(The standard deviation of the observations, which typically isn’t of much interest I think, is slightly underestimated in this approach: on average, it’s estimated to be 0.99 instead of 1.)

# When data peeking isn’t so bad

Okay, so undisclosed optional stopping is pretty bad when the decision to stop or to continue is based on a p-value. But what if it’s based on the precision with which the effect has been estimated? What if, for instance, you decide beforehand to stop collecting more data when the 95% confidence interval spans fewer than 0.3 units?

(The width of the desired confidence interval is chosen fairly arbitrarily here, which I grant is unfortunate. The main point, though, will be that optional stopping needn’t be quite as detrimental as in the previous case as long as the stopping rule isn’t p-value-based.)

(Also, if you prefer Bayesian credible intervals to confidence intervals, just substitute “95% CrIs from a model with uninformative/weakly informative priors” for confidence interval.)

I’ve adapted the function from above so that, instead of stopping the data collection when p < 0.05, we stop when the width of the 95% CI is under 0.3 units.

Running this function 10,000 and graphing the results, we see that we always stop collecting before the maximum sample size of 300 (top left). That would, of course, be different if we set `ci_threshold` to a lower value.

But what’s more relevant is the bottom left graph: when the null hypothesis is actually true (as it is here), CI-based optional stopping doesn’t inflate the Type-I error rate: only about 5% of the simulated samples return a significant results. Moreover, as illustrated in the bottom right graph, the distribution of the estimated effect sizes doesn’t have the heavy tails like it did before. Lastly, about 95% of the 95% confidence intervals do indeed cover the true parameter (0).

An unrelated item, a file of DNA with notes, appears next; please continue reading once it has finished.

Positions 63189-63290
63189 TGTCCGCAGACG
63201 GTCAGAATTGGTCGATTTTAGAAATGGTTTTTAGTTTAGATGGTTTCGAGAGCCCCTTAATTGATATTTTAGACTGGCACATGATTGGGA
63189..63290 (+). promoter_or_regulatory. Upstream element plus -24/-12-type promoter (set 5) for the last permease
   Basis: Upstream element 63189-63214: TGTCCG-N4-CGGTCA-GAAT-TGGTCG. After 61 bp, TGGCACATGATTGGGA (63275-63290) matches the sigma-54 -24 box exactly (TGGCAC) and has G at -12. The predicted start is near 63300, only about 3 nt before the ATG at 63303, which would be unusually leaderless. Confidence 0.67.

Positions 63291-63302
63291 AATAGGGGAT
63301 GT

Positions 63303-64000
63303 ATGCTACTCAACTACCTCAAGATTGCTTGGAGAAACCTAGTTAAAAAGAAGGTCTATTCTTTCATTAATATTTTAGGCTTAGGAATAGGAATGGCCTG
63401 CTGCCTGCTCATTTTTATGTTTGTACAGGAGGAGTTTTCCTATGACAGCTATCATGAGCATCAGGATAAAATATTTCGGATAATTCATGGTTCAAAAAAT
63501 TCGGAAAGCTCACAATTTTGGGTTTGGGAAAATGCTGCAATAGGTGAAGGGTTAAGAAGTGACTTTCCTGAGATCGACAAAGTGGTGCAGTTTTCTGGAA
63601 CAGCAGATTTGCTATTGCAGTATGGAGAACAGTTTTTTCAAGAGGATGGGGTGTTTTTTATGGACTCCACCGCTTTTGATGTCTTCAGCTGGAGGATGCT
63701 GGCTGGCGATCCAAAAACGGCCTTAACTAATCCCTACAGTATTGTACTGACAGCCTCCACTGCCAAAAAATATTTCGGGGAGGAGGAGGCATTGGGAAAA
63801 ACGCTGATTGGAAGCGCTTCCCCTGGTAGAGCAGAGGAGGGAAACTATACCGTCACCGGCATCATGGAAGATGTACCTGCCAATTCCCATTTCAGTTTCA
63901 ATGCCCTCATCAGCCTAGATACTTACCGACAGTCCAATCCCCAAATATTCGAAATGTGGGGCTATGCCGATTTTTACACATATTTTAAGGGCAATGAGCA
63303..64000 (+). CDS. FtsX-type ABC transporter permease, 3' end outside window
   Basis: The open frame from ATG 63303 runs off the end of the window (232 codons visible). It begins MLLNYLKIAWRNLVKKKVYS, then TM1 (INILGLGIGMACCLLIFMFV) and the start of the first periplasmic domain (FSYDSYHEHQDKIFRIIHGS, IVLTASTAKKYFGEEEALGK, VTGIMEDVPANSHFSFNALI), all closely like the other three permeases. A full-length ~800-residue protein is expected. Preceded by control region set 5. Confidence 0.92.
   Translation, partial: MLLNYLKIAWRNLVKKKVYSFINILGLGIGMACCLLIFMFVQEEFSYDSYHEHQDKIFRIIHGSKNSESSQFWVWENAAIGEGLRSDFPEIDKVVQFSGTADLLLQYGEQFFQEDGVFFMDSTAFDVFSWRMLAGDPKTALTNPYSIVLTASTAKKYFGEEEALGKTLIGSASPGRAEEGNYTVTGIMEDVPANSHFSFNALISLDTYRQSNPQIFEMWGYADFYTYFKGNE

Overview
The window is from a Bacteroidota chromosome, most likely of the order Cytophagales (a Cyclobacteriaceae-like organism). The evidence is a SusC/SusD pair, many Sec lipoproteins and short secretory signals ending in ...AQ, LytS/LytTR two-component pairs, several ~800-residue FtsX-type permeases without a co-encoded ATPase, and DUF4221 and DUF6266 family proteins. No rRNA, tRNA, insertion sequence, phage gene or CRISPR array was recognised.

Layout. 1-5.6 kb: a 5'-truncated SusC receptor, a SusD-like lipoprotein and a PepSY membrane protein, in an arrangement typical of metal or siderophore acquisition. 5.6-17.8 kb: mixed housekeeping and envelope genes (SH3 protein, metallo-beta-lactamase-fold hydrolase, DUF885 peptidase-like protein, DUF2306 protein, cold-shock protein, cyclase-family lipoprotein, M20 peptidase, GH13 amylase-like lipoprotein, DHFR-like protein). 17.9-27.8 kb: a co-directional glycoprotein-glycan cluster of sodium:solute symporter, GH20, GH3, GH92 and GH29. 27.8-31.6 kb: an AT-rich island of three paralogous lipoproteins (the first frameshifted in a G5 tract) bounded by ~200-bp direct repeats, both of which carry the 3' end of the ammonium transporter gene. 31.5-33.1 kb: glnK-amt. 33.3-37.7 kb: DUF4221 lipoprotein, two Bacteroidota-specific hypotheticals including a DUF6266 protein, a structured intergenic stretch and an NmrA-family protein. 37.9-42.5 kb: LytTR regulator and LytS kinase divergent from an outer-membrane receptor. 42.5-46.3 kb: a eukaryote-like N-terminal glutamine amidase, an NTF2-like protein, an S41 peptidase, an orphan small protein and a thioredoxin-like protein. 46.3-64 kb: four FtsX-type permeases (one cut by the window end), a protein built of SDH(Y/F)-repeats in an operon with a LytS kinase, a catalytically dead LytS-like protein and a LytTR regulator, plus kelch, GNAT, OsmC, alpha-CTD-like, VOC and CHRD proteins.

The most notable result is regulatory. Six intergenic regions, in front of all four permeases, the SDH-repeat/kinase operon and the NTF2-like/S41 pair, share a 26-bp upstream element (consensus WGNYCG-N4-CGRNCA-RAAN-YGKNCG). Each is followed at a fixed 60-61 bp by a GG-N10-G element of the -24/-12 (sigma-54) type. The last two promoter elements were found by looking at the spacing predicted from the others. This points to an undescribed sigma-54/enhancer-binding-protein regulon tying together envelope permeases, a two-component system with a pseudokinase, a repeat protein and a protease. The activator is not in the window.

(Again, the standard deviation of the observations is slightly underestimated in this approach: on average, it’s estimated to be 0.99 instead of 1.)

# Precision-based stopping for a correlation

For the last example, I wanted to explore what happens when (for some reason) you want to measure a correlation with enough precision. Whereas the width of a confidence interval around a mean depends on the number of observations and the variability in the data, the width of a confidence interval around a correlation coefficients depends on the number of observations and the correlation coefficient itself. As a result, by basing the stopping rule on the confidence interval, you’re also indirectly basing it on the parameter estimates themselves. This, in turn, could mean that the parameter estimates you get via optional stopping are biased for correlation coefficients.

(As I’ve written a couple of times before, I’m not a big fan of using correlations for statistical inference inasmuch as I think that regression coefficients are typically better suited for this purpose. But regardless.)

For the sake of the argument, let’s say that “enough precision” means that the width of the 95% confidence interval spans less than 0.25. Again, this is an arbitrary decision here. I’ll explore two cases below: one where the true correlation between the two variables is 0, and one where it’s 0.5.

## Null effect

In the simulation below, I assume that the true correlation between the two variables is 0.